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Morning Five: 06.25.13 Edition

Posted by nvr1983 on June 25th, 2013

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  1. The news that Kyle Wiltjer is transferring probably should not be that much of a surprise given the high expectations for him coming out of high school and his relatively paltry output, which was due in large part due to be stuck behind more talented players at Kentucky. With next year’s class of NBA Lottery picks coming through Kentucky, Wiltjer decided enough was enough and announced that he is looking at transferring to “play a more significant role”. With the announcement coming as Wiltjer is playing internationally for Canada now some will speculate that someone got in his ear and told him that he could showcase his skills more prominently at another school. Without trying to rile up Big Blue Nation that would probably be true. The speculation we have seen for where Wiltjer is headed seems to suggest Gonzaga as a likely destination, but Wiltjer has not named his top choices although we suspect he will have his choice in where he wants to go.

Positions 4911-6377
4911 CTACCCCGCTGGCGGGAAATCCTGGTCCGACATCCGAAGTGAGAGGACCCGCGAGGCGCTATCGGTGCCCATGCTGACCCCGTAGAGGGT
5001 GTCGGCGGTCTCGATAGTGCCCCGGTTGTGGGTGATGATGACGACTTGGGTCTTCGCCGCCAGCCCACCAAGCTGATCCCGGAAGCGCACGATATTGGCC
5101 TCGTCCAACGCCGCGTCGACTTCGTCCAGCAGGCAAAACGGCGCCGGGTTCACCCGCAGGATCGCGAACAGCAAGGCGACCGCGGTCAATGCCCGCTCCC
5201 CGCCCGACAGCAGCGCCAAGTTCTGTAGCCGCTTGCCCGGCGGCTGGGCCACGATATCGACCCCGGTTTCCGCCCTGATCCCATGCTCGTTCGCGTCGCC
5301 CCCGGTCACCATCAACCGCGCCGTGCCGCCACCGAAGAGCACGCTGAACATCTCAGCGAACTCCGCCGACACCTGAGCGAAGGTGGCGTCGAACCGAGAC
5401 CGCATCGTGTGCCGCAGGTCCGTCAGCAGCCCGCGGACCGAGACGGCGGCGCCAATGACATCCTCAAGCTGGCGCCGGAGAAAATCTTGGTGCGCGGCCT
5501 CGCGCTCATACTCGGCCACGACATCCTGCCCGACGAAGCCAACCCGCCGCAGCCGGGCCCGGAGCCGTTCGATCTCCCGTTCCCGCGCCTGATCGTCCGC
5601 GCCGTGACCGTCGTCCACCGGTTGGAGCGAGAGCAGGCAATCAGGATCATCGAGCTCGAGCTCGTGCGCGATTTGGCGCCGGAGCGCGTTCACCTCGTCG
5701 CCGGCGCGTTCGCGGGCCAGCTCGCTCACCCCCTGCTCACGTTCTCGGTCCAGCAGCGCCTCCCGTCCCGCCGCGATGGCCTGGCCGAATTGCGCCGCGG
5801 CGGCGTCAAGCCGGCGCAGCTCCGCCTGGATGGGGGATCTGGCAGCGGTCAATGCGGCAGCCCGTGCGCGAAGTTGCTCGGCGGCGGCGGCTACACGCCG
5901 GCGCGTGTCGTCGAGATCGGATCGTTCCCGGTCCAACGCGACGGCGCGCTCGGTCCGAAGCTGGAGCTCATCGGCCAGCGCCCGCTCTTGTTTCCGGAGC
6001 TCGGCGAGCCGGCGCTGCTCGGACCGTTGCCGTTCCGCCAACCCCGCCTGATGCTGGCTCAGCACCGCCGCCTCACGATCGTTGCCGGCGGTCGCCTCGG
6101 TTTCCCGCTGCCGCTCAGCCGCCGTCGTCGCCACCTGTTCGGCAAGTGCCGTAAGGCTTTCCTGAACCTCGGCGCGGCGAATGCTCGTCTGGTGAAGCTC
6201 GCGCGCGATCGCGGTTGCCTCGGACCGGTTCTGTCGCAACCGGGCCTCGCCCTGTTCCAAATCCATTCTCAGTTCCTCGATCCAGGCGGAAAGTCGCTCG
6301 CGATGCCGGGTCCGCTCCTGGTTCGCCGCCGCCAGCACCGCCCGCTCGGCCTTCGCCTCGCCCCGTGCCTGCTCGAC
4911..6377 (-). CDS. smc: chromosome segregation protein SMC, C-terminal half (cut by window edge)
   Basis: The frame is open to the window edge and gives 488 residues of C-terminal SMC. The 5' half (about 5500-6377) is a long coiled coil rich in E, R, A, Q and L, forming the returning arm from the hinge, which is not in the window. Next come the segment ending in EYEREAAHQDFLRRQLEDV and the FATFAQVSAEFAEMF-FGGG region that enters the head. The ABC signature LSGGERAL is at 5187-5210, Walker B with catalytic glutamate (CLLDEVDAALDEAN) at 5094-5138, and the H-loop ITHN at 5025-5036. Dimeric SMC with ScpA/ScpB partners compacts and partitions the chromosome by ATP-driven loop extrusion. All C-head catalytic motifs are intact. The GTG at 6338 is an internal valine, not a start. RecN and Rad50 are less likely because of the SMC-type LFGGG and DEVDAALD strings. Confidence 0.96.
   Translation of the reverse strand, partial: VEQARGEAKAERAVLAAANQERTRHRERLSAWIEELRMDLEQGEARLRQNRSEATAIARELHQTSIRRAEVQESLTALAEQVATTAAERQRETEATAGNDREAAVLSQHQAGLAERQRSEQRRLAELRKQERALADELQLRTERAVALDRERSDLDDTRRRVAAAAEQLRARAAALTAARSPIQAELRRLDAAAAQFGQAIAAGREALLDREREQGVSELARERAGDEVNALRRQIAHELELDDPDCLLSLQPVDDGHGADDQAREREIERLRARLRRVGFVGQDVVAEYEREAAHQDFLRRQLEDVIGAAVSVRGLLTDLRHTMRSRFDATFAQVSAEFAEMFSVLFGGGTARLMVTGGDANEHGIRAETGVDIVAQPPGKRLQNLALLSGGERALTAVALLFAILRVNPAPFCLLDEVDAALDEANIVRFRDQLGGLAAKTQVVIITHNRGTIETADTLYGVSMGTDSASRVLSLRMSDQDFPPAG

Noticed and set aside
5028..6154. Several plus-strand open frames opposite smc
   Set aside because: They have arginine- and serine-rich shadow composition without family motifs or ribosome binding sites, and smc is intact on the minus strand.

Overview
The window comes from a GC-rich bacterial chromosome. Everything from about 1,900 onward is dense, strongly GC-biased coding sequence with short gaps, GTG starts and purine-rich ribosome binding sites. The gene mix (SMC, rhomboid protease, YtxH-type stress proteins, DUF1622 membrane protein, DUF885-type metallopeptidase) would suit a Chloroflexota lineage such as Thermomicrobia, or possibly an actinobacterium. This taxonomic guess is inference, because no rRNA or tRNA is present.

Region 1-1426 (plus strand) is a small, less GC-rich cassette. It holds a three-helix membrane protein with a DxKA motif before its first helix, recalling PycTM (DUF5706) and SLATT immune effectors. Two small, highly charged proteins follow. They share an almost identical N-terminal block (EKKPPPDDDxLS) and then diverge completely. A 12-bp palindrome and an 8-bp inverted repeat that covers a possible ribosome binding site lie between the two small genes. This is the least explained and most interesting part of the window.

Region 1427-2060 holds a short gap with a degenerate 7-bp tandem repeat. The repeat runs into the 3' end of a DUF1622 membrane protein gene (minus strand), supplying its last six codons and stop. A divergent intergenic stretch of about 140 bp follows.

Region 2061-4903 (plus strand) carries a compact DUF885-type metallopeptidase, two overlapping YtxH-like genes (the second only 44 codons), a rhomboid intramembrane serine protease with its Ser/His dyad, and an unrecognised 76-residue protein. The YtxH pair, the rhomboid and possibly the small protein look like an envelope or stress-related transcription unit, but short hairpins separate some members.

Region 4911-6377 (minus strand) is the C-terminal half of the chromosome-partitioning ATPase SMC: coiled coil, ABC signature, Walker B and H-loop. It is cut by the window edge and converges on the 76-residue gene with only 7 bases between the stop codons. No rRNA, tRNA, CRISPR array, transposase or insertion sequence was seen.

2. With more and more coaches utilizing social media John Templon decided to take a look at the tweeting habits of major college basketball coaches. Some of the numbers are not too surprising like the fact that John Calipari has 10 times the number of followers as any other coach (to be fair the average Kentucky fan probably has multiple accounts to yell at the Jeff Goodmans of the world), but the some of the analysis like the most commonly used words is amusing and shows how inane most coaches Twitter accounts are. We would love to see a similar analysis of players although we would assume the most common words/phrases would involve retweeting who said that a retweet would be the best thing that ever happened to them.